Harry N. Abrams / Ages 2-8

Harry N. Abrams / Ages 2-8

Ninety-Three In My Family

Nominated for the Cyblis Award!

What would life be like if you shared a house with your mom, dad, two sisters, a gerbil ... and 87 other animals? A close look (in verse) at a furry, fuzzy, feathery and very funny family.

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Free Download: Ninety-Three In My Family Activity Guide for Classrooms and Storytimes


Reviews of 93 In My Family

Kirkus Reviews
A huge menagerie shares digs with a family of five. The oversized (purple-haired) teacher asks the bug-eyed little boy, "How many live with you?" And he answers, "Ninety-two." Skepticism leads to his illustrated explanation. Lester's busy pictures-in pen and ink, scanned in a computer and digitally colored-are full of jokes large (all the animals crammed into a car), small (in a pizza-ordering tableau, little goldfish in a bowl holding a sign that declares, "No anchovies!"), and in between. In one priceless picture, the little boy stands on a tall stool and aims a blow dryer at the 27 flapping owls while his two sisters Darlene and Winifred dutifully mop the floor and a frog peeks out from behind a leg of the stool. Perl's narrative describes the chief challenges for the family with all the animals in bouncy verse: fighting over the TV, taking a bath, bedtime, etc. Rib-tickling romp with many counting opportunities for young listeners.

 

School Library Journal by Susan Weitz
Perl begins with an outlandish premise: a boy explains to his teacher that, counting himself, there are 93 membe

rs in his family, including (but not limited to) 27 owls, 11 dogs, some lions, tigers, armadillos, and frogs, a pygmy hippo named Bernice, Mommy and Daddy, 10 cats, his sister’s gerbil, “Six goldfish, and my sisters,/Darlene and Winifred.” The boy describes what happens at mealtime, in the car, during bath time, and at bedtime. Perl’s verses are bouncy and matter-of-fact: “When all are finished bathing,/We dry the pets with towels./My sisters mop the bathroom floor/While I blow-dry the owls.” The illustrations make what might have been a mildly silly book into a comic masterpiece, with innocent characters that are impervious to the bizarre. Lester adds magical touches like a fish holding up a sign that says “No Anchovies” when the family is ordering pizza. This is, of course, a counting book. Members of the family are introduced at different times, and kids will very likely want to keep tabs on which and how many animals have been mentioned so far. There’s a tally sheet, kept by the teacher, at the end of the story, and readers can go back and forth to make sure she’s counted correctly. Lester’s visual jokes are a pretty nice reward for doing arithmetic.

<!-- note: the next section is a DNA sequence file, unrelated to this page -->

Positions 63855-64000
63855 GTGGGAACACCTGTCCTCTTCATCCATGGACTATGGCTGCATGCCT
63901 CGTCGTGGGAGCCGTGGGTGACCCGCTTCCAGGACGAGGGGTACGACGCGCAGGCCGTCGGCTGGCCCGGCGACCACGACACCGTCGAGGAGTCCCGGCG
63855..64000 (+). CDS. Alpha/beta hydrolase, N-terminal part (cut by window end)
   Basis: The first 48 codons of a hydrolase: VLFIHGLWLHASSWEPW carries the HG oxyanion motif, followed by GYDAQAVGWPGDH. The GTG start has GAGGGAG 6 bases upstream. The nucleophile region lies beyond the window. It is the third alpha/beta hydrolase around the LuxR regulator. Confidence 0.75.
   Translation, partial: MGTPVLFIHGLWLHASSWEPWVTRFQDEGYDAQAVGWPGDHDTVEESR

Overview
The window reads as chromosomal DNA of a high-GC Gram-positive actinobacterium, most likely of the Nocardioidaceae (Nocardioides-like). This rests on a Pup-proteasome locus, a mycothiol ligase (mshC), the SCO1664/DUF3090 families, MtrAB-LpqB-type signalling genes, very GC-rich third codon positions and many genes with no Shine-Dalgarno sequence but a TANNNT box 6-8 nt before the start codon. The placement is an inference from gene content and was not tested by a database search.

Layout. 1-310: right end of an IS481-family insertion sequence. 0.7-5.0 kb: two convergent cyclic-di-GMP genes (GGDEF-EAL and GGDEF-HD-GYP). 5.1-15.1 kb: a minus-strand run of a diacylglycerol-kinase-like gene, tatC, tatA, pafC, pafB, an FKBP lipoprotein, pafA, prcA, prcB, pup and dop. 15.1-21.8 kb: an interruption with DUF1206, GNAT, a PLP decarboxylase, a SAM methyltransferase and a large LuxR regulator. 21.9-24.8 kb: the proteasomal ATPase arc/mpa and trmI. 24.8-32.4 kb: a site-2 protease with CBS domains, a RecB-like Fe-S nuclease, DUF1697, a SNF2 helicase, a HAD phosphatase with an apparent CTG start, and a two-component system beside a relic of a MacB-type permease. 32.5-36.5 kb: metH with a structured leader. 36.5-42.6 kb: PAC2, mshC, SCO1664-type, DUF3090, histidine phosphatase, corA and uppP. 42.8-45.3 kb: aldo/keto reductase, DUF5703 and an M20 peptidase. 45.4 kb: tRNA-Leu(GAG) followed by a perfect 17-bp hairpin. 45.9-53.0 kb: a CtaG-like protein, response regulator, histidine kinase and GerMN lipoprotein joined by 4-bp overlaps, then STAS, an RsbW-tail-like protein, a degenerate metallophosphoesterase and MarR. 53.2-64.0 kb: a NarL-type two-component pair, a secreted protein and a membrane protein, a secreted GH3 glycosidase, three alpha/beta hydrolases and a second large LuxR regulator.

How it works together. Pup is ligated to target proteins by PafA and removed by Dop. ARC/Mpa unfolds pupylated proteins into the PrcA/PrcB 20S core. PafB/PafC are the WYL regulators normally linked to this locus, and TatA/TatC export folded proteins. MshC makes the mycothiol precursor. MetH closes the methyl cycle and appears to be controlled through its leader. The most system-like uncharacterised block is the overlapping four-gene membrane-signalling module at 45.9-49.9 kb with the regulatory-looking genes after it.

Washington Post by Elizabeth Ward
Asked by his teacher how many people he lives with, our young narrator counts off 27 owls, 10 cats, 11 dogs, a pygmy hippo and eight blue speckled frogs. Oh, and Mommy and Daddy, his sister's gerbil and six goldfish. And of course, there's more, because that only adds up to 62. Mike Lester's zany illustrations are the icing on the cake of this engaging counting book by another Washington author.